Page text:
On the Bee Crafts front, we have a lot going on as usual. It’s amazing what we keep learning and our biggest desire most of the time is that we have more time to explore, learn, try and try again! haha I’ve been reading up on bee crafts such as body and home care for about a year and have been experimenting with different products the past six months. Mark and I are so excited to have three new products we are rolling out: our first lip balm, a traveling tea light, and a tin of sweet tea lights for a delicate way to ease into cold temperatures and before we bring out the big pillars to warm up the house. We are working to get things listed on the website so be patient a little longer and give us about two or three weeks to get everything up and running! Meanwhile, here are some sneak peeks in case you don’t follow us on all the other social media outlets where I typically share day-to-day work. Enjoy and talk to you soon, I promise. There are some new workshops we are hosting at the Bee Ranch every Saturday starting in a couple weeks and I will definitely need to post the topics here. Free and open to all during our shop hours.
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Posted in administrative, animals, bee craft, bee yard, bees, Carolina, education, equipment, health, honey, honey house, marketing, Markets, packaging, photography, special events, tours, weather, tagged rain gauge, rattlesnakes on October 3, 2014|
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Well happy October, everyone! I can’t believe it’s here already but what a welcome change in terms of weather patterns. Mark caught this little guy in the rain gauge last week when he was checking on the rain we had gotten. Over the past several weeks, we have seen maybe 1 to 3 inches of rain each week and it’s made everything around here green again. The bees are flying heavily and bringing in tons of pollen. They’re also making some good honey for their winter stores and we are so excited about the potential for another great season next spring. Yes, we are already thinking ahead. This good soaking of the ground is what the wildflowers need NOW in order to bloom beautifully LATER.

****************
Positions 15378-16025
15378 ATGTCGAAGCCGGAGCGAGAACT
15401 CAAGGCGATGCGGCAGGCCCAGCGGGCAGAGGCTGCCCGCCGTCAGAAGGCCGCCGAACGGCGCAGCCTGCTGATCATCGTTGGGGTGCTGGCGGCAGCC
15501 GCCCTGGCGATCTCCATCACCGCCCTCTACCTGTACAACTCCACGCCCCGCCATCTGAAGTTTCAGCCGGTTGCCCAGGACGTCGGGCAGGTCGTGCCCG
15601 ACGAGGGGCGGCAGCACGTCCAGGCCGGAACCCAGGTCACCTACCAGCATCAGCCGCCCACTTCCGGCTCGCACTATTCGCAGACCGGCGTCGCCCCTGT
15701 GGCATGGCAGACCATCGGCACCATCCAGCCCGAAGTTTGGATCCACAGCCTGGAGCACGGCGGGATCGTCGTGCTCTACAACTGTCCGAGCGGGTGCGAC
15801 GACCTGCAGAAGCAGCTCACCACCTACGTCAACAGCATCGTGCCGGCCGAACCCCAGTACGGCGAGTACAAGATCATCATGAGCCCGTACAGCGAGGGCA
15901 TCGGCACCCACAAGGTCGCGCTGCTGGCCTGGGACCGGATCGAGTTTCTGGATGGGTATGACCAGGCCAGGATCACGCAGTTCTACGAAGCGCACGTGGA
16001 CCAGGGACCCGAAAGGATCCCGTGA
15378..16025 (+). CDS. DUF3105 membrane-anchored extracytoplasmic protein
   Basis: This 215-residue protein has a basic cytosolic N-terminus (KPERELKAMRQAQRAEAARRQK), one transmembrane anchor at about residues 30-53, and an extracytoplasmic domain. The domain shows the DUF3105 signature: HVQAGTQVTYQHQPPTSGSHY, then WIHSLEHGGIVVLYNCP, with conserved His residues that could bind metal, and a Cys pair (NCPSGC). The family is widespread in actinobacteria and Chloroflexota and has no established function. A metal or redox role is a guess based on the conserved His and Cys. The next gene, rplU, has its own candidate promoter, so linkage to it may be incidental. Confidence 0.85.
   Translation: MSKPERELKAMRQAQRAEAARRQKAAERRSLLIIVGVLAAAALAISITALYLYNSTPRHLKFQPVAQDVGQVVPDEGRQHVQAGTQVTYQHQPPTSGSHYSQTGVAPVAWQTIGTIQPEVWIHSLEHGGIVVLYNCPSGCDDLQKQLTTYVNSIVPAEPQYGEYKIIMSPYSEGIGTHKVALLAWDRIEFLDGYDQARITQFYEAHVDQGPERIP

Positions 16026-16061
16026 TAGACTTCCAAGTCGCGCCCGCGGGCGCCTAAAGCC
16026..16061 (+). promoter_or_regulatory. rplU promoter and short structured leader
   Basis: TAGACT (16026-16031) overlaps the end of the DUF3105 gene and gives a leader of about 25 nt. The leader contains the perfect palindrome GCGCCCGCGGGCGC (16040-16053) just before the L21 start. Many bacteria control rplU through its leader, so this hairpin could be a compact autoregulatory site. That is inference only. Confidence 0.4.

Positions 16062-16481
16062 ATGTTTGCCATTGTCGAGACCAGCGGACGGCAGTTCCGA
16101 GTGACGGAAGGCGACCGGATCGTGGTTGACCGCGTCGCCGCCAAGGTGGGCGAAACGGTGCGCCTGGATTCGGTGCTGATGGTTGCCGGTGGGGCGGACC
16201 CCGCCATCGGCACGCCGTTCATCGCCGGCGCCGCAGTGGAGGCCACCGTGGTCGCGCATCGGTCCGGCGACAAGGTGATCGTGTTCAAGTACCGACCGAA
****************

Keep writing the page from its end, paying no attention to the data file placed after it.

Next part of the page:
In other news, we’ve been getting honey supers cleaned (with help from the bees as well as Stan and Mr. Savior), getting the home better organized (finally unpacking books and such now that we found some shelves), and preparing for upcoming holiday events! It’s about that time, right? We are busily getting wording and pictures updated so we can get the website caught up – we are so behind in terms of all the new products we haven’t had time to get listed. Well, we are now working on it and hope to have information to our friend Troy soon. He’s our awesome web designer who also happens to now have his own hives (yay Troy and family!)!